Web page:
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The Emperor's New Clothes

Press:Chronicle Books Llc Chronicle Books (July 1, 2004)
ISBN:9780811845694
Author Name:Sedgwick, Marcus/ Jay, Alison (ILT)
Pages:32
Language:English

Content

Hans Christian Andersen's classic fable of vanity and pride is given a refreshing twist in this beautiful picture book illustrated by Alison Jay in her award-winning crackle-glaze style.

From School Library Journal

Kindergarten-Grade 2–Hans Christian Andersen's classic tale of the vain emperor and silent subjects has been recast once again. 
Here the self-important leader is a lion, his advisors a tortoise and a hare.
And the tricky tailors are none other than wily weasels, of course.
Distinctive illustrations are reminiscent of medieval art.
Broad perspectives and elongated figures appear in crackle-glazed paintings in full but subtle color.
Some illustrations fill entire spreads while others clearly focus viewers' eyes by placing an image on white space.
The art establishes movement and pace, less predictable but equally as satisfying as the rhyming text.
Once a small frog announces the real status of the emperor's attire, the story ends: "After that, the secret was out,/and everyone started to point and shout./Laughter rang out.
What a hullabaloo!/For the trick was EXPOSED,/and THE EMPEROR, TOO!" Unfortunately, the exit of the weasel tailors is not addressed; one assumes they are gleeful, however.
If a fresh look and sound for an old tale are needed, this one will be useful.–Maria B.
Salvadore, formerly at District of Columbia Public Library Copyright © Reed Business Information, a division of Reed Elsevier Inc.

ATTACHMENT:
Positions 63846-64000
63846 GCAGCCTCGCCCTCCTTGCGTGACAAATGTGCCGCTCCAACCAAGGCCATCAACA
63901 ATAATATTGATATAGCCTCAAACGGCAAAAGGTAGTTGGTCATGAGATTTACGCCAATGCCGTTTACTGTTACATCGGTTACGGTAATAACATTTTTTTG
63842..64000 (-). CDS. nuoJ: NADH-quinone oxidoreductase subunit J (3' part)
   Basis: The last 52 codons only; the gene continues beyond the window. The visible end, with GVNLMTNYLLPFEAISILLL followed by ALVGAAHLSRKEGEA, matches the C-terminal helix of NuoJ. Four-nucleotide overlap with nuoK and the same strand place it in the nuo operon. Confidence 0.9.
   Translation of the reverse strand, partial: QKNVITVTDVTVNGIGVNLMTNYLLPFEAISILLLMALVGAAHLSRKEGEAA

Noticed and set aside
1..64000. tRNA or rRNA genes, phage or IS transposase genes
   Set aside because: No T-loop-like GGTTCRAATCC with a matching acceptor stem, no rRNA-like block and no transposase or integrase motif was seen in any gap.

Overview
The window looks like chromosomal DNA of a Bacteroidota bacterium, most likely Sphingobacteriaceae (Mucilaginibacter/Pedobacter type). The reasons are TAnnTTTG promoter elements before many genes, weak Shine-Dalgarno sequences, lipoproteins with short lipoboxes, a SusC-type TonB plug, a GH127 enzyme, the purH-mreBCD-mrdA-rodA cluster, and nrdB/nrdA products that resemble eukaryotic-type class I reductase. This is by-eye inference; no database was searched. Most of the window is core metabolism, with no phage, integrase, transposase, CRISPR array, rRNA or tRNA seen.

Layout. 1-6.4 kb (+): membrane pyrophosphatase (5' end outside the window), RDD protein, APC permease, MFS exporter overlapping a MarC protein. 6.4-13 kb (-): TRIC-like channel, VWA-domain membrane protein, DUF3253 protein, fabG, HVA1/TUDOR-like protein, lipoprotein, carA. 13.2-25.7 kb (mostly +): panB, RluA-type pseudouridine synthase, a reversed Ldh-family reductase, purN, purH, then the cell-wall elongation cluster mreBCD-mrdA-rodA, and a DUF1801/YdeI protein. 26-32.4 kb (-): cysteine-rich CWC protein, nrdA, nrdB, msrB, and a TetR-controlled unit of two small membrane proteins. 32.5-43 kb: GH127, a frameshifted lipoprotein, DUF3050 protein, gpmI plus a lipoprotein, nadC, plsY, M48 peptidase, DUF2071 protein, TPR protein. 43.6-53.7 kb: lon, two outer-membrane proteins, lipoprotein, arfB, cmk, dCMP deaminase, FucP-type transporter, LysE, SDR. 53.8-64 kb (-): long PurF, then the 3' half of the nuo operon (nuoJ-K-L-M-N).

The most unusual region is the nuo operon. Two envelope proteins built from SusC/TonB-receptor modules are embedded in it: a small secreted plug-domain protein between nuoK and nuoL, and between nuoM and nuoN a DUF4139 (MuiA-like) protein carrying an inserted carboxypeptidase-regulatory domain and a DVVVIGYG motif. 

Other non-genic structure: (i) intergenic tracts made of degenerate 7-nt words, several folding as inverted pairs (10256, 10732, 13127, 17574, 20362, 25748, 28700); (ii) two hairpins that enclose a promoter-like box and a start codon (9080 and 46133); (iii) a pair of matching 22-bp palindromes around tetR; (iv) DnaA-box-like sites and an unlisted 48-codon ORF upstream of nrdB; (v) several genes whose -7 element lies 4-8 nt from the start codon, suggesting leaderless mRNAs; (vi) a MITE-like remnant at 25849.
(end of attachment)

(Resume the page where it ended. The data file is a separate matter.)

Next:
All rights reserved.

From Booklist

Gr. 
1-3.
Retold by Sedgwick in rhymed couplets, this handsome version of "The Emperor's New Clothes" mentions author Hans Christian Andersen only on the jacket flap.
There are a few embellishments here; prose becomes verse and the tone is more jovial.
Even so, this is true to the spirit of the original.
The retelling ends with the clever lines, "Laughter rang out.
What a hullabaloo! / For the trick was EXPOSED, and THE EMPEROR, TOO!" The characters are all sumptuously dressed animals whose emperor is a lion.
He is sometimes referred to as their king, presumably because it rhymes with more words than "emperor." Rounded forms predominate in the compositions, which offer plenty for children to explore visually while the story is read aloud.
Warm, glowing colors are used in the paintings, which are finished with a crackle-glaze varnish that adds an air of antiquity.
Carolyn PhelanCopyright © American Library Association.
All rights reserved

Review

"As the weasels gloat over their success at convincing the emperor to hire them to fashion magical clothes for him, they say of their ruse: 'The story's a good one, woven with care./ And one that was told with a/ great deal of flair!' An apt description of this buoyant collaboration as well." -Publishers Weekly "Jay's figures, as always have large gently rounded bodies and small heads and limbs, and her pictures are full of beautiful details, elegant small objects, window vistas, and landscapes." -Kirkus Reviews